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Locate sprinkler head needing to be changed.  Mine leaks and won't rotate anymore.

Locate sprinkler head needing to be changed. Mine leaks and won't rotate anymore.

I'm replacing a rotor meant for covering large areas of lawn (Hunter PGP).  Generally speaking, replacing other types of heads follow a similar format.

I'm replacing a rotor meant for covering large areas of lawn (Hunter PGP). Generally speaking, replacing other types of heads follow a similar format.

First, what size pipe you are working with?  Most homes deal with 1/2 inch fittings or 3/4 inch fittings.  In this case, I knew mine was 3/4 before digging.  You may need to dig yours up first.

First, what size pipe you are working with? Most homes deal with 1/2 inch fittings or 3/4 inch fittings. In this case, I knew mine was 3/4 before digging. You may need to dig yours up first.

Digging the head up first makes the most sense to figure out all the parts you need.  My lawn has grown thick since this head was installed, so I need to raise it up using this variable "nipple."

Digging the head up first makes the most sense to figure out all the parts you need. My lawn has grown thick since this head was installed, so I need to raise it up using this variable "nipple."

It attaches to the bottom of the head, and I can adjust the height by cutting along one of the slots.

It attaches to the bottom of the head, and I can adjust the height by cutting along one of the slots.

Cutting is made easy with a PVC pipe cutter.  Worth the 12 bucks.  Makes clean, straight, fast cuts, no burrs to gum up your sprinklers.

Cutting is made easy with a PVC pipe cutter. Worth the 12 bucks. Makes clean, straight, fast cuts, no burrs to gum up your sprinklers.

As you cut slightly rotate the pipe to let the blade slice in to the plastic - just like you would drag a knife across steak. Once the blade begins to sink, just ratchet it down until you are through.

As you cut slightly rotate the pipe to let the blade slice in to the plastic - just like you would drag a knife across steak. Once the blade begins to sink, just ratchet it down until you are through.

Note I am cutting in between the threads in the vacant slots.

Note I am cutting in between the threads in the vacant slots.

Work the shovel around the head until you complete a full circle.  Remember, your pipes are down there so be careful not to stab them with your shovel.  The pipes here are deep, yours may be shallow.

Work the shovel around the head until you complete a full circle. Remember, your pipes are down there so be careful not to stab them with your shovel. The pipes here are deep, yours may be shallow.

Use the shovel as a lever to pop the grass up.  Once loose, you can grab it like you would someone's hair and pull it up out of the hole.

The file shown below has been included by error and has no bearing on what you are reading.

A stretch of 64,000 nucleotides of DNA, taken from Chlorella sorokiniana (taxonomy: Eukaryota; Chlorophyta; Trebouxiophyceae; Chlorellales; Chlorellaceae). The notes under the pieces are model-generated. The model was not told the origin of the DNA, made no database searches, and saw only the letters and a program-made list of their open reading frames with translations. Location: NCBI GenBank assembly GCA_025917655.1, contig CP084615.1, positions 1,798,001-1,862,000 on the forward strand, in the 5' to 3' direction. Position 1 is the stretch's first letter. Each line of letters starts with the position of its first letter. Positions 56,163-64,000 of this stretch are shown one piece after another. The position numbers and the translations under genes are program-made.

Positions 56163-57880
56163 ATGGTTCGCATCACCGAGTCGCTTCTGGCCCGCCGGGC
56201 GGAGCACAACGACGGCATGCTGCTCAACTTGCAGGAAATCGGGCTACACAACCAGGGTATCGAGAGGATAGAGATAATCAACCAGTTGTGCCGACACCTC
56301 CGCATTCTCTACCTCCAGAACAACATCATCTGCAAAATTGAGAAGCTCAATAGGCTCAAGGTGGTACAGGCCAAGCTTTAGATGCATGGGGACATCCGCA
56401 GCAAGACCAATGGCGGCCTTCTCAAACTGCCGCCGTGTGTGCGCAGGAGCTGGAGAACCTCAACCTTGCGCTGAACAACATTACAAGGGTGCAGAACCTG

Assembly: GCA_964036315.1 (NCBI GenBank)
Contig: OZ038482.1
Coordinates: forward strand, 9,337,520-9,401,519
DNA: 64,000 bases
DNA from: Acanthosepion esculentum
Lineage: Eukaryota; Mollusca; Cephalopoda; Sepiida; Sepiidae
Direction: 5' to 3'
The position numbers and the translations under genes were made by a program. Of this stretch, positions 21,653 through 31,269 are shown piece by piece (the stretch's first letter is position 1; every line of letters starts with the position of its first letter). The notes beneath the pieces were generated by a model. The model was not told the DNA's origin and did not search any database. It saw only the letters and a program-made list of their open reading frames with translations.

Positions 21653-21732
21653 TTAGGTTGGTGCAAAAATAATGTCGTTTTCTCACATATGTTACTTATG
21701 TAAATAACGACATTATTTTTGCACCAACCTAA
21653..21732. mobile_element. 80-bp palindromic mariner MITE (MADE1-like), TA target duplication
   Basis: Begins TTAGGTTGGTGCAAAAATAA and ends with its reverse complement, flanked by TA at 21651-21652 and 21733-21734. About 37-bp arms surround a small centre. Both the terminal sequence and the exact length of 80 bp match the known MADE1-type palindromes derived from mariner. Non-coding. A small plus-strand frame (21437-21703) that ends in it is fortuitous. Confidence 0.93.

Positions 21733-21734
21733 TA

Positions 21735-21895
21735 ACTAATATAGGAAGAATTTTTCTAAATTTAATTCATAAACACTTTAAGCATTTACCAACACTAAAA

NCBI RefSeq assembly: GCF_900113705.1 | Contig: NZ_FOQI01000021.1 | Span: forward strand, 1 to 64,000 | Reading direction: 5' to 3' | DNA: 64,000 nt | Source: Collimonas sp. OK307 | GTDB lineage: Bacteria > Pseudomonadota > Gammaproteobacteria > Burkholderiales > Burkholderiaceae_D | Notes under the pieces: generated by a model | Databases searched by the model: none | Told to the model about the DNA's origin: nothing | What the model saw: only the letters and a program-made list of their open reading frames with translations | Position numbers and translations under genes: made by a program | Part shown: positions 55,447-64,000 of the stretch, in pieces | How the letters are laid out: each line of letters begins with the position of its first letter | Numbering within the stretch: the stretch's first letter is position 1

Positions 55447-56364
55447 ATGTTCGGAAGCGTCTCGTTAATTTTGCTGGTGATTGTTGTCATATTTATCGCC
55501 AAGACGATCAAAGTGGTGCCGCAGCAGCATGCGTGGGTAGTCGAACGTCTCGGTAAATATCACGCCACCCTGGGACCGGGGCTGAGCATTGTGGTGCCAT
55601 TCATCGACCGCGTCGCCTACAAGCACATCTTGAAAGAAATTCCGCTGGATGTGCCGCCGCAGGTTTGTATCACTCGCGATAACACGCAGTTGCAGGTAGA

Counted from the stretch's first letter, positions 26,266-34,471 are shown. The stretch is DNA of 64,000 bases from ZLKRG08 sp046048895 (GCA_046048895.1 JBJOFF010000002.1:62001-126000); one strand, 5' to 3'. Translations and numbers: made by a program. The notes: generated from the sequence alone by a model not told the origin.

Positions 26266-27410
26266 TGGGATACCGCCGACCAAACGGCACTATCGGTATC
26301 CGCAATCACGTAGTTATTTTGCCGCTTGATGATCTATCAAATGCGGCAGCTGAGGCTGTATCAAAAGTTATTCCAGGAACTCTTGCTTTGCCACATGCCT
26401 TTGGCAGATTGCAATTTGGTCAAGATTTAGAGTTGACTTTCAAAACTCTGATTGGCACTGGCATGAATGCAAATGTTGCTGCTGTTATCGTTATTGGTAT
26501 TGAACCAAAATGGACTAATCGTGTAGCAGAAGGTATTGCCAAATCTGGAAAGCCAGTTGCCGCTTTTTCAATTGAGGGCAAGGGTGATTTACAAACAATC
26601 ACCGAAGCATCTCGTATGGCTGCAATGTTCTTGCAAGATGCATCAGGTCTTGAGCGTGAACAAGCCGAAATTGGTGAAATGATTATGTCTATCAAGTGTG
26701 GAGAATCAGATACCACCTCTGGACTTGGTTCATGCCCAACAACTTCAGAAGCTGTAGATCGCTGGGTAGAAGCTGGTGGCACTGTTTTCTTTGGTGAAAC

Use the shovel as a lever to pop the grass up. Once loose, you can grab it like you would someone's hair and pull it up out of the hole.

Do yourself a favor and pile the remaining dirt on a garbage bag.  It's clean and easy to pour it back in the hole later.  No broom required!

Do yourself a favor and pile the remaining dirt on a garbage bag. It's clean and easy to pour it back in the hole later. No broom required!

Hard to tell, but this is about 10 inches and still no pipes yet!  Keep digging.

Hard to tell, but this is about 10 inches and still no pipes yet! Keep digging.

Eureka!  Pipes.  Mine are 1 inch, but yours may be 3/4 or 1/2 inch.  If you dig first, this is important - run this zone to check for other leaks.  The fitting my head was connected to was cracked!

Eureka! Pipes. Mine are 1 inch, but yours may be 3/4 or 1/2 inch. If you dig first, this is important - run this zone to check for other leaks. The fitting my head was connected to was cracked!

That gray fitting directly connected to the head.  It was cracked and it needed to be replaced.  I wouldn't know this until I dug the hole, tested the zone and checked it.  Let's pretend it's OK.

That gray fitting directly connected to the head. It was cracked and it needed to be replaced. I wouldn't know this until I dug the hole, tested the zone and checked it. Let's pretend it's OK.

Be very careful not to let dirt get in to the fitting. It could block the heads from getting enough water.  You can take the heads apart and flush the lines, so it's not the end of the world.

Be very careful not to let dirt get in to the fitting. It could block the heads from getting enough water. You can take the heads apart and flush the lines, so it's not the end of the world.

Just in case you wanted to keep the male fitting, here is how to adjust the height of the head, if needed.  That white fitting is a PVC coupling, and the black part is that adj. nipple from earlier.

Just in case you wanted to keep the male fitting, here is how to adjust the height of the head, if needed. That white fitting is a PVC coupling, and the black part is that adj. nipple from earlier.

Here is the PVC coupling.  Note the threads.  In the store, there are also ones that are smooth - make sure you get the right one or you will be making another trip!  Also double check the diameter!

Here is the PVC coupling. Note the threads. In the store, there are also ones that are smooth - make sure you get the right one or you will be making another trip! Also double check the diameter!

When unscrewing the head, yours could have looked like this other fitting.  Top one is male, lower one is female.  Since mine is cracked, I need to replace it.  I will be changing it to the female.

When unscrewing the head, yours could have looked like this other fitting. Top one is male, lower one is female. Since mine is cracked, I need to replace it. I will be changing it to the female.

These clamps keep the pipes attached to the barbed part of the fitting.  One per joint is sufficient.  The yellow handled tool is a crimper.  It crimps the stainless steel bands for a tight seal.